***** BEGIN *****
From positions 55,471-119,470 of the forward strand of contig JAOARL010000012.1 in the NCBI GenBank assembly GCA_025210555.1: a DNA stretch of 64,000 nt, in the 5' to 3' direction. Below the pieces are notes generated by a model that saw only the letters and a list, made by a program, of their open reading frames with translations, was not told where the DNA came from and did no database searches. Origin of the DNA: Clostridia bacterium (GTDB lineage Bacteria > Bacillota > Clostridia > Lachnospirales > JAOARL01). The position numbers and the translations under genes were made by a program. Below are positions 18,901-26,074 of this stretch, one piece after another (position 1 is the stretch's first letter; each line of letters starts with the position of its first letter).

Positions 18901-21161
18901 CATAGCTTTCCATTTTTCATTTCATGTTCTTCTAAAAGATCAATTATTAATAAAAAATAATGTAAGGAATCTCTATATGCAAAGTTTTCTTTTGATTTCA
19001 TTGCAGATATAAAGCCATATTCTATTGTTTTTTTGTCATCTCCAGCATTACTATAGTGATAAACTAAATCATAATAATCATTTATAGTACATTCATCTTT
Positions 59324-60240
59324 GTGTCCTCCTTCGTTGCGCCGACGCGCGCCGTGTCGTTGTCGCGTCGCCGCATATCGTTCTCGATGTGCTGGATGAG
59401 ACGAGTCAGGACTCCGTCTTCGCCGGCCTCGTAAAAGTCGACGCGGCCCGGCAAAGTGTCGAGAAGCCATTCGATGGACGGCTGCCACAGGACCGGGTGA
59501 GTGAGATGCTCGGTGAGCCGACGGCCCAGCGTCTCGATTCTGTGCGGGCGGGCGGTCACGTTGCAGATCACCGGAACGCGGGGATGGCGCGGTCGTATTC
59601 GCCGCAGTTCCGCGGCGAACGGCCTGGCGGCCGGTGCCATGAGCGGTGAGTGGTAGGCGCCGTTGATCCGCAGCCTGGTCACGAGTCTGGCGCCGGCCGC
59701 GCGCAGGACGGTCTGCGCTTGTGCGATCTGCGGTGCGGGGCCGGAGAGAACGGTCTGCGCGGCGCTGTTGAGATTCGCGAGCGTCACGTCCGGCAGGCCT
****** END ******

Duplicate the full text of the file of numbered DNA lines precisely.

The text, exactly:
From positions 55,471-119,470 of the forward strand of contig JAOARL010000012.1 in the NCBI GenBank assembly GCA_025210555.1: a DNA stretch of 64,000 nt, in the 5' to 3' direction. Below the pieces are notes generated by a model that saw only the letters and a list, made by a program, of their open reading frames with translations, was not told where the DNA came from and did no database searches. Origin of the DNA: Clostridia bacterium (GTDB lineage Bacteria > Bacillota > Clostridia > Lachnospirales > JAOARL01). The position numbers and the translations under genes were made by a program. Below are positions 18,901-26,074 of this stretch, one piece after another (position 1 is the stretch's first letter; each line of letters starts with the position of its first letter).

Positions 18901-21161
18901 CATAGCTTTCCATTTTTCATTTCATGTTCTTCTAAAAGATCAATTATTAATAAAAAATAATGTAAGGAATCTCTATATGCAAAGTTTTCTTTTGATTTCA
19001 TTGCAGATATAAAGCCATATTCTATTGTTTTTTTGTCATCTCCAGCATTACTATAGTGATAAACTAAATCATAATAATCATTTATAGTACATTCATCTTT
Positions 59324-60240
59324 GTGTCCTCCTTCGTTGCGCCGACGCGCGCCGTGTCGTTGTCGCGTCGCCGCATATCGTTCTCGATGTGCTGGATGAG
59401 ACGAGTCAGGACTCCGTCTTCGCCGGCCTCGTAAAAGTCGACGCGGCCCGGCAAAGTGTCGAGAAGCCATTCGATGGACGGCTGCCACAGGACCGGGTGA
59501 GTGAGATGCTCGGTGAGCCGACGGCCCAGCGTCTCGATTCTGTGCGGGCGGGCGGTCACGTTGCAGATCACCGGAACGCGGGGATGGCGCGGTCGTATTC
59601 GCCGCAGTTCCGCGGCGAACGGCCTGGCGGCCGGTGCCATGAGCGGTGAGTGGTAGGCGCCGTTGATCCGCAGCCTGGTCACGAGTCTGGCGCCGGCCGC
59701 GCGCAGGACGGTCTGCGCTTGTGCGATCTGCGGTGCGGGGCCGGAGAGAACGGTCTGCGCGGCGCTGTTGAGATTCGCGAGCGTCACGTCCGGCAGGCCT